Five Things I Learned from Reading the Privacy Policy

This is the first in a series of alerts by PRC Outreach Coordinator, Morgan that will take a deeper look into privacy policies, revealing important information for consumers about the use and protection of their personal information.

While browsing the Apple App Store or Android Play Store, you can find tens of thousands of applications (known as “apps”) under the “Medical” category. These apps require users to register in order to create a personalized medical profile that can manage their prescriptions or help track vitals like blood pressure and glucose levels. With pharmacy coupons at your fingertips and pill reminders in your pocket, these apps are marketed to mobile users as convenient, helpful, and even reliable or secure. Sounds like a dream come true for the plugged-in, health-conscious consumer! This in mind, I decided to take a closer look at some of the highest-rated medical apps’ privacy policies to find out what wasn’t being talked about in the app stores…

Understanding Health and Medical Privacy

Privacy Rights Clearinghouse has recently updated and expanded our consumer guides on health privacy.  We are excited to release our updated HIPAA Health Privacy Fact Sheets.   Visit our Medical Privacy page to find additional resources on health-related privacy issues.  As always, please feel free to contact us with your privacy questions and complaints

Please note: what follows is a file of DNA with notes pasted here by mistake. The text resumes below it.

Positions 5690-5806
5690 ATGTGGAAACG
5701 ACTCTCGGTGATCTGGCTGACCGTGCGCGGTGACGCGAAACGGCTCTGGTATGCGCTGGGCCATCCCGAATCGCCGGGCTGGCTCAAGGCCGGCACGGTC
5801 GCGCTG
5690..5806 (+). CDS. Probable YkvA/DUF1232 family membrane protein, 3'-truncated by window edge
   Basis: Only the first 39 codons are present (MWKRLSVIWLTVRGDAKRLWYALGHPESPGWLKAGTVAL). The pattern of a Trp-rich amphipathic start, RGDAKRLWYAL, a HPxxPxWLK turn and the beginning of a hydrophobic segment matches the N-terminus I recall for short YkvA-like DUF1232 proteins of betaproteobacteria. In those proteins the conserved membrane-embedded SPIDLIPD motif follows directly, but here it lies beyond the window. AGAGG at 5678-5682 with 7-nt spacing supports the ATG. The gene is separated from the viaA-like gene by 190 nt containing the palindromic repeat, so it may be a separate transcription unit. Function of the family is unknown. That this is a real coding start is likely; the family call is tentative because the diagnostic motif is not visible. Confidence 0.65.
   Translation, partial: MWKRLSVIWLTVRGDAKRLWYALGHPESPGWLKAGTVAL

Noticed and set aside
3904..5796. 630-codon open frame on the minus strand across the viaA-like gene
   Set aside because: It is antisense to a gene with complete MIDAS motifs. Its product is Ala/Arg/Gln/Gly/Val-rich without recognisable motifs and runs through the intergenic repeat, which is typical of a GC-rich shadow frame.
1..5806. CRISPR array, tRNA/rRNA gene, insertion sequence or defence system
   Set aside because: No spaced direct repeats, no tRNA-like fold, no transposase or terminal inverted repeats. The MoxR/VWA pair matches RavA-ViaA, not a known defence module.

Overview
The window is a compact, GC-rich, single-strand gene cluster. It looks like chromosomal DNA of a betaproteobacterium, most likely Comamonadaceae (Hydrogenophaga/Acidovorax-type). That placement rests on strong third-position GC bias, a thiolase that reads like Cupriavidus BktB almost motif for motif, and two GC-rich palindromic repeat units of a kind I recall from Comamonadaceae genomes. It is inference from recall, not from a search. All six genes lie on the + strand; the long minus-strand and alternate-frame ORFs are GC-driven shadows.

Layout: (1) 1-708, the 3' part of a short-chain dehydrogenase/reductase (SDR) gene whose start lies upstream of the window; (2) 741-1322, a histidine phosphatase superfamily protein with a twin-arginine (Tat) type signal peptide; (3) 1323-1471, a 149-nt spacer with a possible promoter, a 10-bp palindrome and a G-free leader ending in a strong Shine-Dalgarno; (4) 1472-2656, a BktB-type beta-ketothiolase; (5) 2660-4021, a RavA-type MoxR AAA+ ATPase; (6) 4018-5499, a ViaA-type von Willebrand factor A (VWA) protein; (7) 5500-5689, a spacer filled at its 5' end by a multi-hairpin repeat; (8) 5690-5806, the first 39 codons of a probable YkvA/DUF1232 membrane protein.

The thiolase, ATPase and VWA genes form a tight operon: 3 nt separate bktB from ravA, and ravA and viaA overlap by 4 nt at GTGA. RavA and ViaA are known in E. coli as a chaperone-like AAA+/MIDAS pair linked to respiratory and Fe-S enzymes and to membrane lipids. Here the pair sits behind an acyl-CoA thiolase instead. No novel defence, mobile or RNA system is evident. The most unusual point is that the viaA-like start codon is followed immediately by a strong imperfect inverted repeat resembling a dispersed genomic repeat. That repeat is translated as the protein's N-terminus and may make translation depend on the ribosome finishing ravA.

Privacy Rights Clearinghouse Releases Study: Mobile Health and Fitness Apps: What Are the Privacy Risks?

Many individuals use mobile apps to monitor their health, learn about specific medical conditions, and help them achieve personal fitness goals.  Apps in the “wellness” space include those that support diet and exercise programs; pregnancy trackers; behavioral and mental health coaches; symptom checkers that can link users to local health services; sleep and relaxation aids; and personal disease or chronic condition managers.   

After studying 43 popular health and fitness apps (both free and paid) from both a consumer and technical perspective, it is clear that there are considerable privacy risks for users – and that the privacy policies for those apps that have policies do not describe those risks. However, these apps appeal to a wide range of consumers because they can be beneficial, convenient, and are often free to use. 


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